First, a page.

Success can sometimes be hit and miss
John Stapleton was a founder-member of the New Covent Garden Soup Company in 1987, pioneering the fresh soup category in the UK. He also co-founded specialist toddler foods Little Dish in 2005. He tells Smith & Williamson’s Hall of Fame about his journey.
Fresh soup is now ubiquitous on supermarket shelves, but in the 1980s, it was a radical idea. For John Stapleton, co-founder of the New Covent Garden Soup Company, people were ‘queuing round the block’ to tell him it couldn’t be done, or if he did, he’d leave his customers with food poisoning! But he thought tomato soup should taste of tomatoes.
With hindsight, he had the perfect training ground for building a fresh soup company, though at the time it felt like accident rather than design. He was born in Ireland on a farm, surrounded by food from an early age. “It meant that I was conscious of where food comes from.” At university he studied industrial microbiology, but was also interested in track and field, (representing Ireland at one point). It meant he cared about – and understood - food and nutrition, long before it because fashionable.
He did a postgraduate degree in food science at Reading but grew tired of white coats and knew he didn’t want to be a quality control inspector. He wanted a more creative way to blend his hobby and his career.
The answer came when he met Andrew Palmer through mutual friends, who told him about his idea for fresh soup: “I met him in a pub and we were kicked out at closing time having talked and talked. That was how New Covent Garden Soup Company started. We spent a lot of time building the technology and fending off those people who would say that no-one needs fresh soup. We raised money and we did it ourselves.”
"We wanted a soup that tasted of fresh ingredients. A can has an 18-month shelf life. To make that happen, someone needs to cook the living daylights out of it. It damages the nutritional content and flavour profile. Tomato soup needs lots of sugar to make it taste the way it does. It may taste great, but it doesn’t taste of tomatoes. We figured there would be enough people who wanted a tomato soup that tasted of fresh tomatoes.”
It was ambitious. Neither of them had a lot of experience and John admits that he wasn’t altogether prepared for the onslaught that followed. In the early days, the problem was too much success rather than too little: they got an early lucky break when Waitrose said it would support the idea, but then scrambled to meet demand: “87-89 is still a bit of a blur,” he admits.
Initially, they had no competition. They had created a whole new concept and had the market to themselves. Rivals appeared but couldn’t replicate their methods. Today, fresh soup has become the norm, but it was New Covent Garden Soup Company that blazed the trail.
John says he made ‘so many’ mistakes along the way. They tried to set up in the States, initially making the soup in Harlesden and flying it over on Virgin Atlantic to New York and San Francisco to test it on local consumers. “Success is a lousy teacher. It was a useful way to understand the market. It didn’t work, but it took us four to five years to prove it didn’t work.”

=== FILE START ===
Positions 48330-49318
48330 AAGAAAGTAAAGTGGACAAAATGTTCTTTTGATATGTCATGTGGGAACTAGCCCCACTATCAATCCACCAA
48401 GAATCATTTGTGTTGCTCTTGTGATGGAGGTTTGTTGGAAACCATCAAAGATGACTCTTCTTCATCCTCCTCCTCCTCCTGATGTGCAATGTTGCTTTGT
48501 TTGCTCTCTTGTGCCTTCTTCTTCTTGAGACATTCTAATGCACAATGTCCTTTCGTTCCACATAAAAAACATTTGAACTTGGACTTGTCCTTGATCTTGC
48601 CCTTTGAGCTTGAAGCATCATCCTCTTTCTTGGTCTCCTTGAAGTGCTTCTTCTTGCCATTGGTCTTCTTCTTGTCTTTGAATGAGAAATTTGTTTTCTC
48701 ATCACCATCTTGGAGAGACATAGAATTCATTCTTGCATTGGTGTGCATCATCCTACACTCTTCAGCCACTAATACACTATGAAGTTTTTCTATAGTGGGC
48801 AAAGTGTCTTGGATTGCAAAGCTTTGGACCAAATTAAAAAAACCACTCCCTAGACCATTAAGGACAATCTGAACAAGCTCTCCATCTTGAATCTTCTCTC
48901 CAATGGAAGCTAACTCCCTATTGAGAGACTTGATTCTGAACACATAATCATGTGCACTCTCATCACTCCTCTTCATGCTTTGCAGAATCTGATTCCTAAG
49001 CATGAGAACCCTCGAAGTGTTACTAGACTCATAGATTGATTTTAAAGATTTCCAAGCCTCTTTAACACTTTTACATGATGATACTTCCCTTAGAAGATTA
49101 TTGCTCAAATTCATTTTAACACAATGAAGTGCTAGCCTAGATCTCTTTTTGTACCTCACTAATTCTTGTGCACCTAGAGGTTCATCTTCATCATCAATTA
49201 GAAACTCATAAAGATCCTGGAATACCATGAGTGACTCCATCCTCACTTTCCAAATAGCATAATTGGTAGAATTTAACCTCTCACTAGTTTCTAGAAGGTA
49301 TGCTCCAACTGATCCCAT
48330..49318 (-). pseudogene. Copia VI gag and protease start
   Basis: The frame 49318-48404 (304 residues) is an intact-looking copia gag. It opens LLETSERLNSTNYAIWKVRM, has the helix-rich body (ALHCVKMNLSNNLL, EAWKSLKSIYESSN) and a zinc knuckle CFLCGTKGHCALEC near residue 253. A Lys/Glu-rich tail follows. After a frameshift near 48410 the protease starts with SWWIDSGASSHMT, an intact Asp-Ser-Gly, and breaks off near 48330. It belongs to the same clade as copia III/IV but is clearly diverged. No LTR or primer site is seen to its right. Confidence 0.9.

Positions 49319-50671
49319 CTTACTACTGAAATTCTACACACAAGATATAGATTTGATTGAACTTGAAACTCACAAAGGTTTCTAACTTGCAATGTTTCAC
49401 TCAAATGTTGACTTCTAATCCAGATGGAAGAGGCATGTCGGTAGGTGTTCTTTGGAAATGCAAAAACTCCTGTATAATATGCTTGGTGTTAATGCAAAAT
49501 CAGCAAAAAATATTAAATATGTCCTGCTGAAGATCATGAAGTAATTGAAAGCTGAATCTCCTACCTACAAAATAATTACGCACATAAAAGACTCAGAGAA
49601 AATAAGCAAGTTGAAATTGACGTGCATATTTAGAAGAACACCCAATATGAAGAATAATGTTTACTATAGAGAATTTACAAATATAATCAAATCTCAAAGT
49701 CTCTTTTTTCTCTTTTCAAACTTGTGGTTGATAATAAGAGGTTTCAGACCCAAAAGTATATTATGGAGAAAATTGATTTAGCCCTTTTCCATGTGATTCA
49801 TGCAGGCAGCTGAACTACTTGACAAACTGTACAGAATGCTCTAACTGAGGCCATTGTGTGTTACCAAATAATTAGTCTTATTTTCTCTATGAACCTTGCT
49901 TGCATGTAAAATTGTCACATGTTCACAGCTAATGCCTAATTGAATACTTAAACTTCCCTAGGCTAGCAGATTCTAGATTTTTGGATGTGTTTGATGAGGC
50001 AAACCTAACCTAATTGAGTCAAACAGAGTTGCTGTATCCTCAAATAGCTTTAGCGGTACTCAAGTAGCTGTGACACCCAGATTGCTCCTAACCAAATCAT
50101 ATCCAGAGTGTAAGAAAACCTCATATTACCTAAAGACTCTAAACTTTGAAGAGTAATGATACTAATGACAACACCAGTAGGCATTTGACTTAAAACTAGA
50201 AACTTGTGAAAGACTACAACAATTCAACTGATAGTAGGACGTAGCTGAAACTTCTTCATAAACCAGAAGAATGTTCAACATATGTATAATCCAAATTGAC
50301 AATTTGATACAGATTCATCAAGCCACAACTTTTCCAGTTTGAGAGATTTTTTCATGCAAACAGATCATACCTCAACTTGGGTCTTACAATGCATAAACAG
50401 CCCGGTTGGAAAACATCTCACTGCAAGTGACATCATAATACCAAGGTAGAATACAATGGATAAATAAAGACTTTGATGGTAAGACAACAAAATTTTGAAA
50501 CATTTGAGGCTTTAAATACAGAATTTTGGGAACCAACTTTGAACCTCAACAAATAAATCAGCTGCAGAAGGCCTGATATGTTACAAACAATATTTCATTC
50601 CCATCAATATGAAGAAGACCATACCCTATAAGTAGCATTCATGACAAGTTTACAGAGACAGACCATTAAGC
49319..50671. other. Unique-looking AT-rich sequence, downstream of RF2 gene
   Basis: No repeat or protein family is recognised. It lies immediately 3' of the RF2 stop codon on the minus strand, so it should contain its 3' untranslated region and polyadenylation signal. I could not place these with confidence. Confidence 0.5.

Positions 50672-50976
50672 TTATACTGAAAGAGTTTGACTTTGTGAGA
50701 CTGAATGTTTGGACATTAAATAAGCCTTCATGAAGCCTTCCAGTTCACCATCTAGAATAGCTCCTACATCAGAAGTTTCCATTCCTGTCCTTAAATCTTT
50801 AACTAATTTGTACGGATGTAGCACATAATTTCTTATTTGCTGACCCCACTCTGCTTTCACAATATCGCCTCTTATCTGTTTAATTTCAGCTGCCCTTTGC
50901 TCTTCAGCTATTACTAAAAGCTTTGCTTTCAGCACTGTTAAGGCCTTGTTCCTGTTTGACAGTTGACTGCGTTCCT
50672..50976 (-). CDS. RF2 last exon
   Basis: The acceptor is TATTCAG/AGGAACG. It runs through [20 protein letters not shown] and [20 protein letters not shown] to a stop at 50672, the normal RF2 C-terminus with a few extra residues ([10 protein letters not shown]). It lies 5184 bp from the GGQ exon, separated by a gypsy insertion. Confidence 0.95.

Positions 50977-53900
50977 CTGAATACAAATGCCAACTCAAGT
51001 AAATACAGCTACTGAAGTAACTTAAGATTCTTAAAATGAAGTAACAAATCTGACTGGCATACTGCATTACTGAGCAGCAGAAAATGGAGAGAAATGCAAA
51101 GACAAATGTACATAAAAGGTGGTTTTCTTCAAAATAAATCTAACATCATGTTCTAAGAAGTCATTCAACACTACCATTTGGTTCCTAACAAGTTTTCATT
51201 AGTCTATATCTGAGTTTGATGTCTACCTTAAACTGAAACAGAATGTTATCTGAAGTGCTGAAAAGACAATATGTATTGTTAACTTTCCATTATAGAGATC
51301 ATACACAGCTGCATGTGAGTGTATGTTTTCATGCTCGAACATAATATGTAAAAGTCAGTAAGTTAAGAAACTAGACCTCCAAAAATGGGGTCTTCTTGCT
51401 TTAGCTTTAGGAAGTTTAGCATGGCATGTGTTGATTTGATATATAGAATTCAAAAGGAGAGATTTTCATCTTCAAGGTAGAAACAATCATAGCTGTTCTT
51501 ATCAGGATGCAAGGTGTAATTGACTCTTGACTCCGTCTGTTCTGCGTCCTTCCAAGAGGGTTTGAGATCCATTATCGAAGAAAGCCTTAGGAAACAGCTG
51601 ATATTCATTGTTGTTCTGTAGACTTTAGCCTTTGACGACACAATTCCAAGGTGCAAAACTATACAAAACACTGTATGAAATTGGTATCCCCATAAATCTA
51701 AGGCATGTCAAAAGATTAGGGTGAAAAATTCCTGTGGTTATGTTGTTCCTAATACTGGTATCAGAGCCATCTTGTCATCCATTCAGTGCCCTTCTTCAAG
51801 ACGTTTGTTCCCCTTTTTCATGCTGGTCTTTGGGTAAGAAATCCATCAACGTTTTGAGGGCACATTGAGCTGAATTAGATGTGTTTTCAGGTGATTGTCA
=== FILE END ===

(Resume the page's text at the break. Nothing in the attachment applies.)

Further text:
Success can sometimes be hit and miss. “There were lots of decisions we made at New Covent Garden Soup Company which, with hindsight, might either have been a stroke of genius or just a bit of luck. With the failed business in California, it was more obvious what went wrong. We were on a very steep learning curve.” His top skill, he says, may have been having the persistence to bounce back.
Following the set-back in the States, John was keen to prove he could do it again. He set up Little Dish in 2005, finally selling successfully in 2017. More recently, he co-founded Mission Ventures, an accelerator for early-stage businesses. The idea, he says, is to help fledging businesses avoid some of the mistakes he made along the way and also to benefit from the successes.
One of his tips? Knowing when to get out of the way: "When entrepreneurs set up a business, it is usually because they have come across something that is missing in their own lives and are saying ‘I’m fed up that this doesn’t exist. Let’s make it myself.’ The chances are there are loads of people who are just as frustrated that their product doesn’t exist.
“There are lots of lonely early days on your own but then you’ve got to a stage where you have got a product, brand, customers and are thinking ‘this might go somewhere’. You’ve raised money. You think you know all you need to know. What I’ve realised is that often, at a very deliberate point, you have to get out of the way. You can’t continue to always do everything well enough. After this point you become the limiting link for your business. You have to recruit a team of people who are better than you at the various disciplines and you need to start doing less. You need to become more of a delegator, director and motivator. If you’ve employed self-starters, they will self-start – but not necessarily in the direction the business needs them to. You need to provide that direction. Move your job, move your role, bring in different skillsets. Get out of the way of your company’s growth.”
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